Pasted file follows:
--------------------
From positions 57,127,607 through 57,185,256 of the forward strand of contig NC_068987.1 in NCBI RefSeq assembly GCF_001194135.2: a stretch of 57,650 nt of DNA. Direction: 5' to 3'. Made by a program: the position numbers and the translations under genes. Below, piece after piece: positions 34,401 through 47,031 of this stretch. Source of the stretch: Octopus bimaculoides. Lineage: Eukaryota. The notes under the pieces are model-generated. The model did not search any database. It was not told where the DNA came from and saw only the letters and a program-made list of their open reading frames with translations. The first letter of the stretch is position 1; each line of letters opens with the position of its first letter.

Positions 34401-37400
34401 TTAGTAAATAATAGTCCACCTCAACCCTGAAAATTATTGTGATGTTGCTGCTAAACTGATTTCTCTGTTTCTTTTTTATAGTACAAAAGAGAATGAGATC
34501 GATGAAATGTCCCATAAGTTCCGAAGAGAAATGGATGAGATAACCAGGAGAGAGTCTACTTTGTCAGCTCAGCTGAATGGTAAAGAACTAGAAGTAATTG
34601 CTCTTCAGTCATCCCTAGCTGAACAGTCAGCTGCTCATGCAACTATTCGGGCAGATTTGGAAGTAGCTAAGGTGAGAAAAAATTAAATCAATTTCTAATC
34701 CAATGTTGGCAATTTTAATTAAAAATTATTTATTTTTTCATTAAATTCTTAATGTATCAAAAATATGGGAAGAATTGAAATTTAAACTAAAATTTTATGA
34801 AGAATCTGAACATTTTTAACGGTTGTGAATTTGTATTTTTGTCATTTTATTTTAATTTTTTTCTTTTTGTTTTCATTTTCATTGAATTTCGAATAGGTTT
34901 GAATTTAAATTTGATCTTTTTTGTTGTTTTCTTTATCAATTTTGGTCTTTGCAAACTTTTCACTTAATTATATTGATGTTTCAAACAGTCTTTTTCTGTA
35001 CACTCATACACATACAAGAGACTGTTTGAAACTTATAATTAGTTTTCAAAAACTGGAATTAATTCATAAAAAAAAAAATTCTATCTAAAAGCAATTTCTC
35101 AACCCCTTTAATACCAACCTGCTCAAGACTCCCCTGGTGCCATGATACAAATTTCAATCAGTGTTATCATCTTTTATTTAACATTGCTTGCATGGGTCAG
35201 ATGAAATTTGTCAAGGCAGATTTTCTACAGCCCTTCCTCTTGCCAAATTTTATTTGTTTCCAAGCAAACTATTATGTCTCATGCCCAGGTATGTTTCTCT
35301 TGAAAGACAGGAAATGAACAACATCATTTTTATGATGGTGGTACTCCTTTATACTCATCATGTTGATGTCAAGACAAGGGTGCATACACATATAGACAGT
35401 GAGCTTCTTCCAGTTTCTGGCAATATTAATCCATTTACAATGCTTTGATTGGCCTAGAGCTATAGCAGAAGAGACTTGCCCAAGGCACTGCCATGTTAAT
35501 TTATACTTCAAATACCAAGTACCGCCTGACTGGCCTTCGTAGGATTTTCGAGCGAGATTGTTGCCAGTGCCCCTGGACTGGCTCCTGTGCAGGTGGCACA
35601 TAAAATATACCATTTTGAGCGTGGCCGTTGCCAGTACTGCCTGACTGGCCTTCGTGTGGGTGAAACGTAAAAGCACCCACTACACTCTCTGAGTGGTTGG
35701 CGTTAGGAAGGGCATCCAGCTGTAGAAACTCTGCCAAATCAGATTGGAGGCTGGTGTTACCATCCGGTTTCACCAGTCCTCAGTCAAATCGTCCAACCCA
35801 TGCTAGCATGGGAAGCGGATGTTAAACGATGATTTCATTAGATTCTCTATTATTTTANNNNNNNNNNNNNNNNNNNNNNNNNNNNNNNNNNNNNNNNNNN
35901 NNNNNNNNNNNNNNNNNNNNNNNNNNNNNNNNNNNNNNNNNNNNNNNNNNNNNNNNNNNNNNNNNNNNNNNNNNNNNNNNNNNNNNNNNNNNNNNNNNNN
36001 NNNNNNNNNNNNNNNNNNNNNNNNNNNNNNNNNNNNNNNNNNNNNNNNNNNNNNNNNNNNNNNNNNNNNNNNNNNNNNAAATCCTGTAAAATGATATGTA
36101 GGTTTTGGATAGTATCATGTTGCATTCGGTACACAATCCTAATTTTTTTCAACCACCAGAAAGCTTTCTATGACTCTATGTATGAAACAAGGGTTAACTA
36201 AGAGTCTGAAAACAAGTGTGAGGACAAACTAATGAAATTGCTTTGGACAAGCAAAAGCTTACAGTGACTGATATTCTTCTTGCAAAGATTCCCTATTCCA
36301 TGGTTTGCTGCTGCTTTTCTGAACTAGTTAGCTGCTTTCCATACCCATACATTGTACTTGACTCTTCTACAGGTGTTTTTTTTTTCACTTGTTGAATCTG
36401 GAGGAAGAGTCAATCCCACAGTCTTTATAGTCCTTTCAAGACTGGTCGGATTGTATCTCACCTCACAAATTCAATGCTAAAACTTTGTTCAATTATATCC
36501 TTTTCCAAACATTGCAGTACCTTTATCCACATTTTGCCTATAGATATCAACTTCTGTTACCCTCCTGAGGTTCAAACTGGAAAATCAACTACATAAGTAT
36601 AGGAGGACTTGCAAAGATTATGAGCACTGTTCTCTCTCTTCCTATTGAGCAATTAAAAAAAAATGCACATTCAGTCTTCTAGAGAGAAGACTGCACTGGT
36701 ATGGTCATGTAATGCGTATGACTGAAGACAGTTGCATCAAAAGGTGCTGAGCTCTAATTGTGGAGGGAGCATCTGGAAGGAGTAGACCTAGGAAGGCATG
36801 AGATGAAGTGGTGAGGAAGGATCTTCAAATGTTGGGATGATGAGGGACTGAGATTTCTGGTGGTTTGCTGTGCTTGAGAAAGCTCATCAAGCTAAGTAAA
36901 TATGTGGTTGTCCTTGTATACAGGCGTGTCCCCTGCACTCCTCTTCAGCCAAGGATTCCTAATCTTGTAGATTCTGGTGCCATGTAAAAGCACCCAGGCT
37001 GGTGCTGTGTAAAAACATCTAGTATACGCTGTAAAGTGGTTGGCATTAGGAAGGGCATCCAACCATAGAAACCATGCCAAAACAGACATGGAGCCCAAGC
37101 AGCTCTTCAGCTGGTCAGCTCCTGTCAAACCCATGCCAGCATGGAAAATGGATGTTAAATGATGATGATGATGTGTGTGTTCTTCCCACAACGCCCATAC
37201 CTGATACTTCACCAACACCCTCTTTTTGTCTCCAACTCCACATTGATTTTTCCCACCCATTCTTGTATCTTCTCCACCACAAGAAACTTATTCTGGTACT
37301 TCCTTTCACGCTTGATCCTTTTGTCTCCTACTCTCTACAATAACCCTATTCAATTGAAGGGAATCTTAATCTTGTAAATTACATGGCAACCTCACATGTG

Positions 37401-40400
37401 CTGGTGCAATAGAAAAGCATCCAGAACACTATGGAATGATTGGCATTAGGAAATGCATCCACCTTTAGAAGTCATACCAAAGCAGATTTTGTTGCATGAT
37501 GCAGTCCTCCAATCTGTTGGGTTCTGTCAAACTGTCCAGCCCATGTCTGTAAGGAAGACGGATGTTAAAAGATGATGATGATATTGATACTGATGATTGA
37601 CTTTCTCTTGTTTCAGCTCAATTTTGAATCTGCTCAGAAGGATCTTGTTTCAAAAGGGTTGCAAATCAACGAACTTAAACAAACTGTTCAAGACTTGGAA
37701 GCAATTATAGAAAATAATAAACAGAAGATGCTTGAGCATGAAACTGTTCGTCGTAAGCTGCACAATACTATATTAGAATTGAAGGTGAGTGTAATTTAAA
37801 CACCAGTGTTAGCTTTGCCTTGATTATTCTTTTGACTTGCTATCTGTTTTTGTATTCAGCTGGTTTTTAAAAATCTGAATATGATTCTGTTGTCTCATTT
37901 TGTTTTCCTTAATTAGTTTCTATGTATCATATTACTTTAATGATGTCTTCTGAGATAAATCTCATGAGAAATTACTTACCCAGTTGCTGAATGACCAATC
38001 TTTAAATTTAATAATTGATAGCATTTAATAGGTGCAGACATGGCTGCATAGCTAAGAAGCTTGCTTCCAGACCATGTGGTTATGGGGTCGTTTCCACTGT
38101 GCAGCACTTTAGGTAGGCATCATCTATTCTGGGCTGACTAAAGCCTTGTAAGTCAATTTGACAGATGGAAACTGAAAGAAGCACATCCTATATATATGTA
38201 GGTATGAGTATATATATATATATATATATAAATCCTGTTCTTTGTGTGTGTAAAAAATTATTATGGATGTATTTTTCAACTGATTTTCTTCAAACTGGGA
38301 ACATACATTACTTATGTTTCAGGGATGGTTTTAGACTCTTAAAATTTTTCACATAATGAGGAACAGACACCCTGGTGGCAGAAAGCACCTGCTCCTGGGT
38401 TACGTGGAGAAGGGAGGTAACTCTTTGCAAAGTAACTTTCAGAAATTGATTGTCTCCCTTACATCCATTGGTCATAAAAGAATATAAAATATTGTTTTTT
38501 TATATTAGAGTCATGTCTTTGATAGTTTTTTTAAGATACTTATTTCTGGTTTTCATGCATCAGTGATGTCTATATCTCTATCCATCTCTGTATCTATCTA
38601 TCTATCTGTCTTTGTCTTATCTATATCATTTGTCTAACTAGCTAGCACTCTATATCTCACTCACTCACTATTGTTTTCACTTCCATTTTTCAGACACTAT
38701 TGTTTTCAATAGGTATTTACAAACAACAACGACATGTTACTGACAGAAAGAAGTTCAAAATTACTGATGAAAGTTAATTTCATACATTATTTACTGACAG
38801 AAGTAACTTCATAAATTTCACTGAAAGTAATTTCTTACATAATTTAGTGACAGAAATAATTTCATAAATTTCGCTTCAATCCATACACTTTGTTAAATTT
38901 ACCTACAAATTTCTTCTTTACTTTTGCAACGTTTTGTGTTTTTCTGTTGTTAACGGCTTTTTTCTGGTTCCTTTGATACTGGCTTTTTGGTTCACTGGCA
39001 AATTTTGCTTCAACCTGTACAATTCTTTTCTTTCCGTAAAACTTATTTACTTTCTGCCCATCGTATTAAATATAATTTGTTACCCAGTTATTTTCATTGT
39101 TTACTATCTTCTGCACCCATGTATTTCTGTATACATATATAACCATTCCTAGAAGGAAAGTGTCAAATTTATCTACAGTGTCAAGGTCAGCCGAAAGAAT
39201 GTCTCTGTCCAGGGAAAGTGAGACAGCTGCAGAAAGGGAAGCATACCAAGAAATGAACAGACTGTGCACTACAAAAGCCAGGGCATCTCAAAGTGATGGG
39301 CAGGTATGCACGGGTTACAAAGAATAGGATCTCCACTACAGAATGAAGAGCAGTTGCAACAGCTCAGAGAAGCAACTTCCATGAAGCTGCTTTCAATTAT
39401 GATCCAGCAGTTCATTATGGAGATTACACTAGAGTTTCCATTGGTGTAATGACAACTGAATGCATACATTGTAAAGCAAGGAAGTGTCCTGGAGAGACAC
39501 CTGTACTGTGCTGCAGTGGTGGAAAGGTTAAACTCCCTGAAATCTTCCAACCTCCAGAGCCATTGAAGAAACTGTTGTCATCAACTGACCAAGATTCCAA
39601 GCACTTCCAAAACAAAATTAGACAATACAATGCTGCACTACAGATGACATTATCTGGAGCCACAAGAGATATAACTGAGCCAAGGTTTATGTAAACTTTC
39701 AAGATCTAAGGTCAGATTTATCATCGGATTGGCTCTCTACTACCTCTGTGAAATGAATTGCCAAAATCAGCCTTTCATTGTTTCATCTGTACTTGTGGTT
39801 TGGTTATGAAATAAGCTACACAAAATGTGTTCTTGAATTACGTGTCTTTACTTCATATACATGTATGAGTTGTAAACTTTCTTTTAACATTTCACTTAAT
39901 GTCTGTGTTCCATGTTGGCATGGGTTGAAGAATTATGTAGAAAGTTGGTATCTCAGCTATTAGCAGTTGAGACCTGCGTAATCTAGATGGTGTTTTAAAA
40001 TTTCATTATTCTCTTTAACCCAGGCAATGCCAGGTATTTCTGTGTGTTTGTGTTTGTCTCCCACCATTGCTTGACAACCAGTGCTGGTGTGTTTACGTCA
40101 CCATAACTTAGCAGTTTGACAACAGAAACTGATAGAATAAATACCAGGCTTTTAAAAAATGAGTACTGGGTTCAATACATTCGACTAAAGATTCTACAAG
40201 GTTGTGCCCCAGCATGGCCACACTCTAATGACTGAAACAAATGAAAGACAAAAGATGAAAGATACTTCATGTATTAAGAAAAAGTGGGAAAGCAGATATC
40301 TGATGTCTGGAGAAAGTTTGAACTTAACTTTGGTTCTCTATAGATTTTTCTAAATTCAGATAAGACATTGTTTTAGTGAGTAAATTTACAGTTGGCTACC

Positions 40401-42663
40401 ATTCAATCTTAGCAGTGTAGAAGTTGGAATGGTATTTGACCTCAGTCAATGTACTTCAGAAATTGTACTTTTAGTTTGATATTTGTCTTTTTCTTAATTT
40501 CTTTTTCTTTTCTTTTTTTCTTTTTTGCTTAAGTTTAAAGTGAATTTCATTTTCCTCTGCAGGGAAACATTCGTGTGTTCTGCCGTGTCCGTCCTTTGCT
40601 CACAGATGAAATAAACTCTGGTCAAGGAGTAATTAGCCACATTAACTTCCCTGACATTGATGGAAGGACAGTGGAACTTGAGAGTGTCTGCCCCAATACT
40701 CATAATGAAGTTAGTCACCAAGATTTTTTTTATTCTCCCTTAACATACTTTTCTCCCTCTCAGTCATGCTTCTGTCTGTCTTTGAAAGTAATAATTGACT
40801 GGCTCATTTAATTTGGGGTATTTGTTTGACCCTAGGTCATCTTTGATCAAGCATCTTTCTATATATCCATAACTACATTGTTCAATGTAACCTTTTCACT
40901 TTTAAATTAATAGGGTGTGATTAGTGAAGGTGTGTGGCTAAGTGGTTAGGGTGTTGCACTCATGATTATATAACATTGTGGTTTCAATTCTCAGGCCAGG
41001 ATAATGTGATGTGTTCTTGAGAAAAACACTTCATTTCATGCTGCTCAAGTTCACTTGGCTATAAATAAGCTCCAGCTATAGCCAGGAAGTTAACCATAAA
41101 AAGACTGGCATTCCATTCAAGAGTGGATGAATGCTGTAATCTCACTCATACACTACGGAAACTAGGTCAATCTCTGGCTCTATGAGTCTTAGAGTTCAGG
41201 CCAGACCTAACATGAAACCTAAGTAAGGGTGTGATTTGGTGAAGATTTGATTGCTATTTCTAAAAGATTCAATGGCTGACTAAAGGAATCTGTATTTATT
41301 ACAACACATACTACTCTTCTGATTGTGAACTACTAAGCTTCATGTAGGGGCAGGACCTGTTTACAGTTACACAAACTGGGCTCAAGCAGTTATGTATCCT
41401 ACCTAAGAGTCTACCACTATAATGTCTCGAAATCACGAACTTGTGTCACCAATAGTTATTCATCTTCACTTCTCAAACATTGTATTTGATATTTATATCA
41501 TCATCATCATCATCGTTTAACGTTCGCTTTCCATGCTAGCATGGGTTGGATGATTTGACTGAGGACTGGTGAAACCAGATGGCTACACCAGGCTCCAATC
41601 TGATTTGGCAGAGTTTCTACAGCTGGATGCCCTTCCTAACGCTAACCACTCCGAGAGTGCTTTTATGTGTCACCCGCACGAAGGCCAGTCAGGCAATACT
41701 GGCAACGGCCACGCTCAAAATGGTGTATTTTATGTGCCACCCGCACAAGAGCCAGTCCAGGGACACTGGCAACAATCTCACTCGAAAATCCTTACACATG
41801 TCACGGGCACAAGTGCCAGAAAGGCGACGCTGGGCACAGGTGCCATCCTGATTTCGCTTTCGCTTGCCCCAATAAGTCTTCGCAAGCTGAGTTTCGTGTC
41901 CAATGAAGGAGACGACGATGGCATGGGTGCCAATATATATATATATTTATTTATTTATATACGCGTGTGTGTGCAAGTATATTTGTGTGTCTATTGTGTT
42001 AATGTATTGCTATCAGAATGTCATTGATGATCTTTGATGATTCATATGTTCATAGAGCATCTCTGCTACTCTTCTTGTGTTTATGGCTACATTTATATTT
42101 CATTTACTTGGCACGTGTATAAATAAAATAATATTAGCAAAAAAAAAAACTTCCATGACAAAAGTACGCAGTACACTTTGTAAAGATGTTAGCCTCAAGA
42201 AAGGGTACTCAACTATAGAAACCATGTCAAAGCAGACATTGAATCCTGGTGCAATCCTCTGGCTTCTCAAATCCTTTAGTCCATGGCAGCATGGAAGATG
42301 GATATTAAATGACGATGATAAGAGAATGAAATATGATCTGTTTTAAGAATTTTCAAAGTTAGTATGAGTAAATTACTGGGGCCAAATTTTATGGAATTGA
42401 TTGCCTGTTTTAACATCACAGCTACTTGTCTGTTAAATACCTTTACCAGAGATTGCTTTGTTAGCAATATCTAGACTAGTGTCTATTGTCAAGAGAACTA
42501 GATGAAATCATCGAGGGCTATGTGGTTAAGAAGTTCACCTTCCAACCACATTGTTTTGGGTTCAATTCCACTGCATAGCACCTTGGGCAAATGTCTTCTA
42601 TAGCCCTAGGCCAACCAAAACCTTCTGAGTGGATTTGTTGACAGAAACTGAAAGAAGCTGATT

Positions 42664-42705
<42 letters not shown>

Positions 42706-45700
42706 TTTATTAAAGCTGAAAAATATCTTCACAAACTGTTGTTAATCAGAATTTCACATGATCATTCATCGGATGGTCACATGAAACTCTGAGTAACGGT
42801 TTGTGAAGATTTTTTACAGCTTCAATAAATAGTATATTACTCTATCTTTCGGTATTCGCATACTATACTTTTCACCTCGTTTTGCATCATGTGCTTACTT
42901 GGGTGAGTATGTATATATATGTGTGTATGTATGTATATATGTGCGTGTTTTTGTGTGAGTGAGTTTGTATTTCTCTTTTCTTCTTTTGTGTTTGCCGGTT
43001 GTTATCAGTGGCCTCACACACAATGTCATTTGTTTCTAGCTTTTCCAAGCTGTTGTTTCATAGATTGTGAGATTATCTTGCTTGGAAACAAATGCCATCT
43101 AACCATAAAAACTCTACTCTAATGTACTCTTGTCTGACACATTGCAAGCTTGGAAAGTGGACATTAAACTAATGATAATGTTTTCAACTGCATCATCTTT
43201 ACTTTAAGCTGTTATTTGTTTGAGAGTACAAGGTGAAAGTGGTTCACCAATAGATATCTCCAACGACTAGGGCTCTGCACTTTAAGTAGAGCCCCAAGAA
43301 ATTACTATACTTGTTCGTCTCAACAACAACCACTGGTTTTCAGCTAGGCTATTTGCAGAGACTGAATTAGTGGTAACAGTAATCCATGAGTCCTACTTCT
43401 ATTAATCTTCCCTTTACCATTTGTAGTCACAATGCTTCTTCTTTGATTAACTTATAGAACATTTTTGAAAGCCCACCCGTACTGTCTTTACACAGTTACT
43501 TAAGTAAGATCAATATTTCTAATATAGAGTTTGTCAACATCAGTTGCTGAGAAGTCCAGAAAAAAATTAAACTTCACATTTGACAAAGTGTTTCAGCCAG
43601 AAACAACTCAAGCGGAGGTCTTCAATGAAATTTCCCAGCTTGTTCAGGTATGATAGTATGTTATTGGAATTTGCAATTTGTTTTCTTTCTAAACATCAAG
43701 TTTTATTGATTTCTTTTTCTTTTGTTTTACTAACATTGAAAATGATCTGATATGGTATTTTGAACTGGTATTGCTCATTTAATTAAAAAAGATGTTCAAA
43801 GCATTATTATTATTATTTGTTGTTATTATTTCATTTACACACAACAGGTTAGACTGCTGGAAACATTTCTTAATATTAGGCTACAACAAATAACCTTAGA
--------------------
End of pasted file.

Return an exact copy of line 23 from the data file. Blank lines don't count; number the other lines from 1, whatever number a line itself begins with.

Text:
36401 GAGGAAGAGTCAATCCCACAGTCTTTATAGTCCTTTCAAGACTGGTCGGATTGTATCTCACCTCACAAATTCAATGCTAAAACTTTGTTCAATTATATCC